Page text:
Over the weekend, Wisconsin Gov. Scott Walker (R) offered cautious encouragement to Republicans hoping to rig the 2016 presidential election by changing how his state allocates electoral votes. The conservative governor didn’t explicitly endorse the idea, but Walker called it “interesting” and “worth looking at.”

    Yesterday, the Wisconsin Republican was far more circumspect.

    Gov. Scott Walker says he has a “real concern” about a Republican idea to change the way the state awards its electoral votes, conceding the move could make Wisconsin irrelevant in presidential campaigns. […]

    “One of our advantages is, as a swing state, candidates come here. We get to hear from the candidates,” said Walker in an interview Saturday at a conservative conference in Washington, D.C. “That’s good for voters. If we change that, that would take that away, it would largely make us irrelevant.”

    That’s a far cry from what Walker was saying over the weekend, and it’s a welcome change. What’s more, it’s worth noting that the governor happens to be correct — if Wisconsin changed to a system in which electoral votes are dictated by gerrymandered district lines, the state would immediately go from key, contested battleground to campaign afterthought.

    Indeed, that applies to any of the other states (Michigan, Pennsylvania, Virginia, Ohio, and Florida) where the election-rigging scheme has been discussed — candidates and their campaign teams wouldn’t have any incentive to invest time and energy in states where the outcome is predetermined.


    • Ametia says:

      LOL This clip was the only tv I watched last night. L.O.: “Sarah Palin will never run for president..” That GRIFTING Wasilla hillbilly was over before she began. BYE!

  33. rikyrah says:

    Hispanic group to GOP congressmen: Watch your language

    By Cameron Joseph – 01/28/13 06:27 PM ET

    A leading GOP Hispanic group has a message for Republicans as Congress begins debate on immigration: Watch your language.

    The Hispanic Leadership Network, a center-right group looking to woo Latinos to the GOP, sent Republican congressmen of all stripes a list of suggested “Dos and Don’ts of Immigration Reform” Monday afternoon. The memo was obtained by The Hill.

    “Tone and rhetoric will be key in the days and weeks ahead as both liberals and conservatives lay out their perspectives. Please consider these tonally sensitive messaging points as you discuss immigration, regardless of your position,” Hispanic Leadership Network Executive Director Jennifer Korn writes.

    Many Republican operatives have been as or more worried about their party’s rhetoric on immigration and immigrants than their actual policy positions, and there have been some concerted private efforts to convince immigration hard-liners to be more careful in their rhetoric, even if they don’t change their positions at all. This memo shows exactly how to approach that messaging battle and try to unify the GOP while finding ways to attack Democrats.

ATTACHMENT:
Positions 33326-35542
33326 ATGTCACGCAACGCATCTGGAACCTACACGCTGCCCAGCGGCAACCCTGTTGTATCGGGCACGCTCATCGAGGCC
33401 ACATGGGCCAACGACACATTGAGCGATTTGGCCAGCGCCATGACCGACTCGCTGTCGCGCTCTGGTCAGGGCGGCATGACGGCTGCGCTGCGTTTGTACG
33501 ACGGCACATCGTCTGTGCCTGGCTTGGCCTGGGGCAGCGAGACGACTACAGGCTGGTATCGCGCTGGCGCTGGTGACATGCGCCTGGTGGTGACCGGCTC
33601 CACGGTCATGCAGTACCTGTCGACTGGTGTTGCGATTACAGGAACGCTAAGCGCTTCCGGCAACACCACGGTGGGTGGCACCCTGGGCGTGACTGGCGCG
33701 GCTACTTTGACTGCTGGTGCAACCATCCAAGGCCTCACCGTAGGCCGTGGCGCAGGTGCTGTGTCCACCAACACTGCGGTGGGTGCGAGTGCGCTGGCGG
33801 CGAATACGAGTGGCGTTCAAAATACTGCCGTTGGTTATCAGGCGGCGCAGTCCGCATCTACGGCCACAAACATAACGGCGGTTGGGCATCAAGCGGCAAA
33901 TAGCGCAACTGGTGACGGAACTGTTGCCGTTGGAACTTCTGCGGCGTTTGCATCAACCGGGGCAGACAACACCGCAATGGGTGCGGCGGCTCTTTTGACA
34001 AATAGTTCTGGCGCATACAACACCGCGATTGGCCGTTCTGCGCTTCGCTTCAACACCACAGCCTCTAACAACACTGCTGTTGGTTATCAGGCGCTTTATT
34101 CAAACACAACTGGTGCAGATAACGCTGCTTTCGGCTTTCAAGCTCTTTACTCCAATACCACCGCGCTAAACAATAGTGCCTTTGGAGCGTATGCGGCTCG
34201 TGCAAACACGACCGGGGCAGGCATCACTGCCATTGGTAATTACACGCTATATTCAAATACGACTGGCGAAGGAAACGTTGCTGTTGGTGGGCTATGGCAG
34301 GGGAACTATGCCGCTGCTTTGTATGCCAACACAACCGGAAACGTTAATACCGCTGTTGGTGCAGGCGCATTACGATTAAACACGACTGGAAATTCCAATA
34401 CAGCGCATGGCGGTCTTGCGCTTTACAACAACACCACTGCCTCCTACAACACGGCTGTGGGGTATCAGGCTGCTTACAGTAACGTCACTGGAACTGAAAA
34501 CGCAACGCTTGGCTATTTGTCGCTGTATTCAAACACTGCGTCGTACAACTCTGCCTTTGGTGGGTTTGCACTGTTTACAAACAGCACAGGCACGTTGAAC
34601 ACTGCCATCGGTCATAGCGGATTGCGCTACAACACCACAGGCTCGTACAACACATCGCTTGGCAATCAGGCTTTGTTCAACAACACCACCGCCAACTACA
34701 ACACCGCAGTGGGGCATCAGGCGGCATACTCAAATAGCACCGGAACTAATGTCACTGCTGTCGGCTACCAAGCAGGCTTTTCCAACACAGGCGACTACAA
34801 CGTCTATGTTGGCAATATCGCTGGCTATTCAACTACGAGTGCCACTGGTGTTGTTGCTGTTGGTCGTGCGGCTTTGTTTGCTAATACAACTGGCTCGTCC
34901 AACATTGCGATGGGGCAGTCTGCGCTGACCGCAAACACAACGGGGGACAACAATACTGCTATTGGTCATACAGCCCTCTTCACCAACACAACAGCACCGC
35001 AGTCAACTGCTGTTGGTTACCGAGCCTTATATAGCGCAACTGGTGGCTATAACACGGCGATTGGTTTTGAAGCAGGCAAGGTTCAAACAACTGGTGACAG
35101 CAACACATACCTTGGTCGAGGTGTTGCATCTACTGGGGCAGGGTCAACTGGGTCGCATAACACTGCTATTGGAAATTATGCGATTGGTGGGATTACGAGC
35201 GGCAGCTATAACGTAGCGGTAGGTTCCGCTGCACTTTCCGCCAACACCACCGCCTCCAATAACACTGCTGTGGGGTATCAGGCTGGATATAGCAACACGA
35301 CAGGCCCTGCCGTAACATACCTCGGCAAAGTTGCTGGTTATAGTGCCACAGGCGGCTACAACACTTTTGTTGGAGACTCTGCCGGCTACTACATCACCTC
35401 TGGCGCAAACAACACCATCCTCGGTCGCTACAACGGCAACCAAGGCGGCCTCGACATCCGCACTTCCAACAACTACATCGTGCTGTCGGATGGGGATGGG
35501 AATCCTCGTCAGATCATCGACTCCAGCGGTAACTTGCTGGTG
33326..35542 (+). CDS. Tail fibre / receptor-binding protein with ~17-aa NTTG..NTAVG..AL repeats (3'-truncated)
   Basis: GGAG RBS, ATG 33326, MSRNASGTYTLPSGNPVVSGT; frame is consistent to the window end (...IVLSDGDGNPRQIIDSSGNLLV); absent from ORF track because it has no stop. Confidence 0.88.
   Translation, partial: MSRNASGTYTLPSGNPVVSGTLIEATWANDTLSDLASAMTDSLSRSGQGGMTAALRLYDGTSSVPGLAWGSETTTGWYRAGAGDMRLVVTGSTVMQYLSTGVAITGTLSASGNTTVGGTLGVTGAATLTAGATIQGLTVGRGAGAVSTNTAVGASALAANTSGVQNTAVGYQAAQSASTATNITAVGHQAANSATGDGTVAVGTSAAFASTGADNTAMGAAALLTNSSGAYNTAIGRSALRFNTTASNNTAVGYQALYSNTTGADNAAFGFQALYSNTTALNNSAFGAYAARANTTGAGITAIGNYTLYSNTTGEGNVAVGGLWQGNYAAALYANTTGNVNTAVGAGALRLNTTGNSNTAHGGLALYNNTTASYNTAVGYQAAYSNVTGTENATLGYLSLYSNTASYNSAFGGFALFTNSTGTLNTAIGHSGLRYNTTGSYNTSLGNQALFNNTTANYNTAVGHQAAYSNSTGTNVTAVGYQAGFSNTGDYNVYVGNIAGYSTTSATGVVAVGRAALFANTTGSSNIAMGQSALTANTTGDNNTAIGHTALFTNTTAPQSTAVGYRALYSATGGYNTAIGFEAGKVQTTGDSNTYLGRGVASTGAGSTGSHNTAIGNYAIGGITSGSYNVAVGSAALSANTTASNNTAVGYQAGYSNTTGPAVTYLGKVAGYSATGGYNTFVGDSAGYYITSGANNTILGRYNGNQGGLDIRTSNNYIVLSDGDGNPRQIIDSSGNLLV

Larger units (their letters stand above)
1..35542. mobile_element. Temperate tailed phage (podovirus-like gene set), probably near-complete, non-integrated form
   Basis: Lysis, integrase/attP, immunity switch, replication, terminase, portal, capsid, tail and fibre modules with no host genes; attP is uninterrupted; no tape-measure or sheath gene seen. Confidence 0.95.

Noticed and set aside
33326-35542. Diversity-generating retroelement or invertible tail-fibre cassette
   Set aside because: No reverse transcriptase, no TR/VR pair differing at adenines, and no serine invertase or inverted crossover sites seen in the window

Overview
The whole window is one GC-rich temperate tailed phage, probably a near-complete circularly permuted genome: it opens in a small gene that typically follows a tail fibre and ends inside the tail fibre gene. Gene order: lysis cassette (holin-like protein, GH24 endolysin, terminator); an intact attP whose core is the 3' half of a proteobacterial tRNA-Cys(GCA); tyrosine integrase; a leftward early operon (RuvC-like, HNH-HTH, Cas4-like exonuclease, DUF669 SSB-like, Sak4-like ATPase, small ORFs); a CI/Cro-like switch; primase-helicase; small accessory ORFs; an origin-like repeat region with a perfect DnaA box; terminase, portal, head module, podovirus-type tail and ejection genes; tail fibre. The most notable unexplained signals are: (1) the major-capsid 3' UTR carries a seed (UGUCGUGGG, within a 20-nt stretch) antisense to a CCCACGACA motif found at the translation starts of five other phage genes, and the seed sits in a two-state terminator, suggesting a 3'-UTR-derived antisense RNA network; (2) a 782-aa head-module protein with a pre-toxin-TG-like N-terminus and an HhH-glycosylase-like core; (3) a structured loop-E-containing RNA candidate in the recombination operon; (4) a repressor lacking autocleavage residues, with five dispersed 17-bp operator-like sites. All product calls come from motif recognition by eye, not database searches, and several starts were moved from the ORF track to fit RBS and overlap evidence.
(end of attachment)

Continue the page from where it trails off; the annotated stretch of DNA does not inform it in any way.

The memo suggests that Republican senators and congressmen refer to “undocumented immigrant[s]” rather than “illegals” or “aliens” and that they never use the phrase “anchor babies.” It also warns Republicans against using the term “amnesty” to describe the plan, and suggests attacking President Obama for not pushing earlier for a plan.

    Read more: http://thehill.com/blogs/ballot-box/senate-races/279753-hispanic-republican-group-to-gop-congressmen-watch-your-language-on-immigration#ixzz2JNFPAHgi
    Follow us: @thehill on Twitter | TheHill on Facebook

  34. rikyrah says:

    Odds keep improving for immigration reform
    By Steve Benen
    Tue Jan 29, 2013 8:40 AM EST

    After a bipartisan group of eight senators unveiled their proposal for comprehensive immigration reform, most proponents of improving the status quo, including President Obama and his team, were delighted. All eyes, however, quickly turned to House Republicans, who’ve long opposed reform and are in a position to kill it in this Congress.

    And so it came as a bit of a surprise when Rep. Steve King (R-Iowa), arguably one of the nation’s fiercest anti-immigrant voices, issued a statement responding to the Senate plan that read, “I agree with most of the language in the very broad guidelines.”

    Now, King may be trying to moderate his image in advance of a Senate campaign, or maybe he hopes to sound reasonable before demanding a series of changes to the bipartisan package, but the right-wing congressman’s statement served as a reminder that immigration reform stands a reasonably good chance of actually passing Congress this year.

    Indeed, John Stanton reported that a bipartisan House group is moving forward with its own plan.


  35. rikyrah says:

    Bay Buchanan quits TV punditry, takes online real estate class after Romney’s ‘brutal’ loss

    A former top aide to Mitt Romney says that she quit her career as a television pundit and began taking online real estate classes after the former Republican presidential nominee’s “brutal” loss to President Barack Obama.